Butterfly iQ+ in Obstetric Anesthesia

The case for advanced ultrasound applications at the bedside in a specialty with increasingly diverse procedural demands.
A Case Study by
Original Research by
Antonio Gonzalez, MD.
“From guided neuraxial analgesia to peripheral and arterial cannulation, the value of simultaneous viewing of live-orthogonal planes supports the demand for versatility in anesthesiology today.”


The complexity of cases in obstetric anesthesia is increasing. We are experiencing an increase in maternal obesity, cardiac anomalies, as well as other comorbidities specifically related to the obstetric population (e.g., preeclampsia).1,2  This has necessitated the expansion of skills and tools to enable comprehensive obstetric care. This real-life account chronicles a recent example of use of Butterfly iQ+ to help support and streamline obstetrical care in a single morning of clinical practice.

Case History  

10am Labor and Delivery

I have just finished placing an epidural for a patient with a BMI of 60. With ultrasound guidance, we were able to identify the epidural space at 10cm from the skin with a single pass, and now the patient is comfortable. I place my Butterfly iQ+ in my back pocket when I get a call to help with a preeclamptic patient's blood pressure management in the triage area. 

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10:45am Obstetric Triage

I arrive in triage and find the patient will need an A-line insertion for continuous blood pressure monitoring. Shortly after that, the obstetric COVID unit called for support.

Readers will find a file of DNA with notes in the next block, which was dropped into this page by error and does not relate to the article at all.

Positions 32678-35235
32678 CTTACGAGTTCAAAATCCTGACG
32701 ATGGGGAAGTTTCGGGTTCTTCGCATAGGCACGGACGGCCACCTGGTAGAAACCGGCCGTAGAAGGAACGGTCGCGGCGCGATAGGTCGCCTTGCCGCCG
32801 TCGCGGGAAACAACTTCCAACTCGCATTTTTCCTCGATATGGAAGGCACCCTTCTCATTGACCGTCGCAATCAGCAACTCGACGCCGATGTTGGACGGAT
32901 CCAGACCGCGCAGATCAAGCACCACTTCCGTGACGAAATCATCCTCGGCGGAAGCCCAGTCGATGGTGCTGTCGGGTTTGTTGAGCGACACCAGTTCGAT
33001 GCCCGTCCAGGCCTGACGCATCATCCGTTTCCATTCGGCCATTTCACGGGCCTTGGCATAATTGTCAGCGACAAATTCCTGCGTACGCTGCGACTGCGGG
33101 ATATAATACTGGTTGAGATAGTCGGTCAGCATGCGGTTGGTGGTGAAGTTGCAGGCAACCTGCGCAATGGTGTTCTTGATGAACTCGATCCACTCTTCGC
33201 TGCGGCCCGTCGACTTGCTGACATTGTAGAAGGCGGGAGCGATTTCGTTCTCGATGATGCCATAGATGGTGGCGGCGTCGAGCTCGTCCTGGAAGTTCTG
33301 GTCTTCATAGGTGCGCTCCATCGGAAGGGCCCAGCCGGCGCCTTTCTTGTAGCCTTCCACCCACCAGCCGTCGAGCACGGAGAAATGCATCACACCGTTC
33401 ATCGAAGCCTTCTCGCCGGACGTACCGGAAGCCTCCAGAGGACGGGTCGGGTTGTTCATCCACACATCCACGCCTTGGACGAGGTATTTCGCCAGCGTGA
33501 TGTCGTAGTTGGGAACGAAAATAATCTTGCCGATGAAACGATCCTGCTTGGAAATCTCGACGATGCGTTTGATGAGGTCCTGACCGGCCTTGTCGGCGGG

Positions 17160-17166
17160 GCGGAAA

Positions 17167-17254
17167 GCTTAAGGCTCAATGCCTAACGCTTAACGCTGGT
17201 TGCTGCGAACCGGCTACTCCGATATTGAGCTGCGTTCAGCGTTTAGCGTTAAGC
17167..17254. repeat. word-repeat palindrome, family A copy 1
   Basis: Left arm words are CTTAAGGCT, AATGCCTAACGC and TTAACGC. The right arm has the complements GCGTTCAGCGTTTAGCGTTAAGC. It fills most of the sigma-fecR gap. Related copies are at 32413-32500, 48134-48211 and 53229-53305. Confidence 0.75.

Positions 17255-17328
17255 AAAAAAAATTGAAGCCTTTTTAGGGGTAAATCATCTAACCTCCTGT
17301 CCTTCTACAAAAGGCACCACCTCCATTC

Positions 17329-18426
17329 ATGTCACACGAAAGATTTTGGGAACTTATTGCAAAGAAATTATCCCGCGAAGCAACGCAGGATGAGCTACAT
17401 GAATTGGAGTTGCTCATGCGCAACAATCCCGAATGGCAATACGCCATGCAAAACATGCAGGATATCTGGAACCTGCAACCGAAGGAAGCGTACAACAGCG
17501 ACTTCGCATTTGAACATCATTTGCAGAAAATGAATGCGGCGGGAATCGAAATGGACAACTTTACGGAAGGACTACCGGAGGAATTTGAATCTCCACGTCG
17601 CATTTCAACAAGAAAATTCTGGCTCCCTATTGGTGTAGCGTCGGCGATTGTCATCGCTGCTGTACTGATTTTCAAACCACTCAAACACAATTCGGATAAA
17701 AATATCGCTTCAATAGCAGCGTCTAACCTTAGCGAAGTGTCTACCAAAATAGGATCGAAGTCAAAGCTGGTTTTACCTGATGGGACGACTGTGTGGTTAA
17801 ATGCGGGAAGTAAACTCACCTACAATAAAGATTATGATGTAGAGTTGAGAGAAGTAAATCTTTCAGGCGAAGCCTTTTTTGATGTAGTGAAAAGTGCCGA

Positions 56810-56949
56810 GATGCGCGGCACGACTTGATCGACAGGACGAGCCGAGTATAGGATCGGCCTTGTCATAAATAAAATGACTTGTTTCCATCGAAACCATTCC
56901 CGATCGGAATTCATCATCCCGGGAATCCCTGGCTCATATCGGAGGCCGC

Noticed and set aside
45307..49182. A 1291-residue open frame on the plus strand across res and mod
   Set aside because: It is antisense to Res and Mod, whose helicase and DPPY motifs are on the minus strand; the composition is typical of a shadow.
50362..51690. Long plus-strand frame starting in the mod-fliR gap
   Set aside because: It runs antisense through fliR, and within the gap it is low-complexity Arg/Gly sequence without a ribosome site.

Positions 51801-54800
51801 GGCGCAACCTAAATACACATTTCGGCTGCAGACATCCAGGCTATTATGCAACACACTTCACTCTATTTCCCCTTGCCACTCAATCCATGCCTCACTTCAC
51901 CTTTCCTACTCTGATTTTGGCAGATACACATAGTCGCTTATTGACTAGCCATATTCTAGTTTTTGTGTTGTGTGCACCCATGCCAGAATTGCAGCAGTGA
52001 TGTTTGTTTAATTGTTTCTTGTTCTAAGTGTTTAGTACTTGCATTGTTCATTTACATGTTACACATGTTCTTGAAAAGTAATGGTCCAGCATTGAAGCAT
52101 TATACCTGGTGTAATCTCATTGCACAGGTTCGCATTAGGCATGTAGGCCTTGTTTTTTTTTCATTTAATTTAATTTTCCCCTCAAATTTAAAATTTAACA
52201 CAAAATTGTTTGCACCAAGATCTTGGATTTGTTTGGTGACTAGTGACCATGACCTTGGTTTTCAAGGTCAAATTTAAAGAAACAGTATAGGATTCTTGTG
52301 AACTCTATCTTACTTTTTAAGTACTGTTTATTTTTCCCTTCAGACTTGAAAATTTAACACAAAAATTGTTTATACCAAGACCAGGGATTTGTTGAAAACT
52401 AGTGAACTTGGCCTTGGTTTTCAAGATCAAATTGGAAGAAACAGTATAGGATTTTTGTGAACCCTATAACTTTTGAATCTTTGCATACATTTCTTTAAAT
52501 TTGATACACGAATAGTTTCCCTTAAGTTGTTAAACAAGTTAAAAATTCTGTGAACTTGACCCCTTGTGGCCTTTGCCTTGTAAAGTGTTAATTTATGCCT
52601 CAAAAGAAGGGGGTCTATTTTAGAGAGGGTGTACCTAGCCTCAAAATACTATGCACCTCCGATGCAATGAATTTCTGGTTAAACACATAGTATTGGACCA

11:30am Obstetric COVID Unit

I arrive in the COVID unit and discover that a morbidly obese maternal patient has lost her IV access. Carrying only my PPE and Butterfly iQ+ in my pocket, we mobilize the team to the unit and restore IV access in moments, with the support of Biplane Imaging™ at the bedside. 

What Does This Teach Us?

During a single morning of clinical practice, the ability to carry the power of ultrasound technology in my pocket helped facilitate care in three challenging cases: epidural guidance, challenging A-line insertion and technically difficult PIV placement. Given our patients’ increasing level of complexity, I see pocket ultrasound, and the advanced applications that it affords such as Biplane Imaging, as becoming increasingly synonymous with best practices of patient care.


1 Bamgbade OA, Khalaf WM, Ajai O, et al. Obstetric anaesthesia outcome in obese and non-obese parturients undergoing caesarean delivery: an observational study. Int J Obstet Anesth 2009;18(3):221 225. Doi: 10.1016/j.ijoa.2008.07.013.

2 Arendt KW, Lindley KJ. Obstetric anesthesia management of the patient with cardiac disease. Int J Obstet Anesth 2019;37(European Heart Journal 32 2011):73 85. Doi: 10.1016/j.ijoa.2018.09.011.

Image 1. Normal Side. Pediatric Lung setting, demonstrates clear pleural line with sliding and z lines (aka comet tails). No indication of B lines; normal appearing lung

Image 2. Abnormal side. Additional air bronchograms further identifying the consolidated lung region. With respiration consolidated lung is partially obscured by B lines. Consolidated lung with dynamic air bronchograms

Image 3. Abnormal Side. On left of image: few B lines indicating presence of fluid in lung, irregularly appearing pleural line with sub pleural consolidation (~ 2 cm in depth). Consolidated lung area looks like liver hence the term, lung hepatization. Echogenic dots are air bronchograms; these collections move with respiration therefore they are called dynamic air bronchograms. (Note: dynamic air bronchograms = pneumonia; static air bronchogram - no movement with respiration = atelectasis)

Antonio Gonzalez, MD.

Assistant Professor of Anesthesiology and Director of the Obstetrics Anesthesia Fellowship at Yale New Haven Hospital.